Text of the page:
Why do I lump my jawline? Are they due to cancer, salivary glands problem, swollen lymph nodes or cysts? Well, if you have lumps that are often hard but at times soft, near your ear or chin, painful or painless, you are on the right page!
Realizing you have a hard lump on the jawline can cause much fear since some it is often associated with cancer. I once had the problem, but it went away after a few days without treatment. I did not bother seeking medical attention.
However, now, I feel I should have since some of the lumps causes can be serious. Anyway, I got well. Do not do the same thing.
If you have never had them, them (common on lower jawline) can be small or big, fixed or movable, painless or painful, hard or be made of soft tissue.
Furthermore, they could be anywhere along your jawline. For instance, one can have one near or under your ear, on the left or right jawline (i.e., lump on either side), near the chin, under the jawline or above it, etc.
To illustrate or understand what it feels like to have this problem, here is what a few people are saying about this problem of bumps or lumps along the jawlines:
“I have a grape sized lump a little bit below my jawline. It’s very firm and hard! I went to the doctor a couple weeks ago and he said it could be a swollen gland or another thing so he gave me antibiotics. After I finished them, I didn’t think about it much. But now I’m really scared! It’s still there! I googled it and a lot talked about cancer! I don’t know what to do! I’m only 13 and I’m really scared!” [answers.yahoo.com]
“I have a small hard lump under my skin along my left jawline. It is not inside the mouth, you can only feel it from the outside. It easily moves from side to side. Sometimes it is smaller (size of a bean) or it can grow larger (size of a large marble). I have found no pattern to when it gets smaller or bigger, only that it does. It does not normally hurt, unless I press on it when it’s bigger” – jessicat1206 [forums.webmd.com]
“Right underneath my jaw on the left-hand side, there is a little-swollen bump. Is this a gland? Like maybe the salivary gland? Why would a salivary gland be swollen and what does that mean?”
There are many causes of lumps under, near or on near jawline. Some of the common causes include the following:
One of the possible causes is inflamed, swollen or infected salivary glands.
Ordinarily, these glands cannot be felt from the skin i.e.; they cannot be felt since they are under your skin.
However, sometimes they can “become inflamed or infected and can enlarge to the point where they can be felt. When this occurs, they can also become very painful to the touch” [zocdoc.com].
Depending on the particular gland affected, you can have them, near the ears or chin. For instance, you are likely to lump your jawline if you have a problem with your submandibular glands.
Besides being infected, wholly or partially blocked salivary glands around your jawline, i.e., blocked (salivary stones) or malfunctioning salivary glands, can result in a hard, painless lump
Unfortunately, when these glands are enlarged but painless, it is not right to assume that only blockage or malfunction is the cause since it could be something else including salivary gland cancer, which is very rare.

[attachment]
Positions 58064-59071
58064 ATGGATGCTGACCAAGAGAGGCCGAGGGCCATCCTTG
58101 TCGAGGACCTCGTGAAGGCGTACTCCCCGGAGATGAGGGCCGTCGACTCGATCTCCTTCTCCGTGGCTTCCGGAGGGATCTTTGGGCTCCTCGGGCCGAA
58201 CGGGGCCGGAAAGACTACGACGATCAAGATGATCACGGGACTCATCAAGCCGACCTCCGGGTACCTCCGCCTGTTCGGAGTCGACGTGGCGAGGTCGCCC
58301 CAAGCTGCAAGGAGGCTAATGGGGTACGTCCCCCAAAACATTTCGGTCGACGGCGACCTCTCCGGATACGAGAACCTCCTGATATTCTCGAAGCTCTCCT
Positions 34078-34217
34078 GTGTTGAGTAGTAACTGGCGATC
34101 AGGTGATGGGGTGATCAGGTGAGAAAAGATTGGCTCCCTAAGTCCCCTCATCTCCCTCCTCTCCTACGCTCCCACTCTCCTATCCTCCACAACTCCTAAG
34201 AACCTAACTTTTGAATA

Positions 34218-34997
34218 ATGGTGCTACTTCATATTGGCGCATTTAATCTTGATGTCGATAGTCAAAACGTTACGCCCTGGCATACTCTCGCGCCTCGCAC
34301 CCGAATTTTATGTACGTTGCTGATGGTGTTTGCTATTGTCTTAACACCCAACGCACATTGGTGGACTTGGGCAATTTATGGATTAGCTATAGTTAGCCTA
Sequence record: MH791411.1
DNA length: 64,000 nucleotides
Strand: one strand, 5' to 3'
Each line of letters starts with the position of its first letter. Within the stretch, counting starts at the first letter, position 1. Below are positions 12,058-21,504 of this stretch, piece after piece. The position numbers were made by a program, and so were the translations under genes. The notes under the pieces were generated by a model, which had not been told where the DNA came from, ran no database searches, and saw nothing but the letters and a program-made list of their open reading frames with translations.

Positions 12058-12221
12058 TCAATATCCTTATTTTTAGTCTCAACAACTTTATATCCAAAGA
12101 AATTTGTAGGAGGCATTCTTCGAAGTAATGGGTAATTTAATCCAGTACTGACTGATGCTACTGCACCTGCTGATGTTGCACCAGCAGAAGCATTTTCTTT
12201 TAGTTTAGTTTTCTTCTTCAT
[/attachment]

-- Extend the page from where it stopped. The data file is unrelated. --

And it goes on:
Finally, as already hinted, salivary gland cancer is one of the possible causes. When you have it, it will make your salivary glands to enlarge, resulting in a large lump, which is painless.
The second and a more likely cause of bumps on the jawline is swollen lymph nodes. Lymph nodes store immune cells that help in fighting infections. When one has an infection, they tend to swell or enlarged while doing their job. Besides being swollen, these nodes can at times be sore.
The swelling and soreness will occur where the lymph node is located. For instance, whenever you have upper respiratory tract infections, such as a sore throat or infections on your eye, neck, sinuses, head, eyes, ears, pharynx, scalp, face, and so on, your jaw and neck nodes will be affected.
Besides, infections around your mouth, teeth, gums, tongue, can also make lymph nodes around that area to be swollen.
To further expand on the problem, while answering to a question on “small movable lump under my ear on the jawline and painful burning ear all on the same side” [healthcaremagic.com], Dr. Deepashree suggests the possibility of it arising from an infected lymph node near the ears. Treatment of a swollen lymph node is mainly by antibiotics. Painkillers might be given if it is sore.
Finally, a possible cause, related to lymph nodes is lymphoma or cancer of lymph nodes. In most instances, “cancerous nodes are nonpainful, fixed in place (not able to be moved around with pressure) and are slowly growing in size” [doctorslounge.com].
If you have a hard pea-sized lump on your jawline, it could be a cyst. According to medicalnewstoday.com, “cysts are closed capsules or sac-like structures, typically filled with liquid, semisolid or gaseous material – very much like a blister. Cysts occur within the tissue, and can affect any part of the body.” They are usually painless, slow-growing and when rolled under the skin, they are smooth to touch.
Different types of cysts can cause such a hard bump on your jawline. Kindly see a doctor for examination and recommendation on how they can be managed. This will reduce misdiagnosis chances.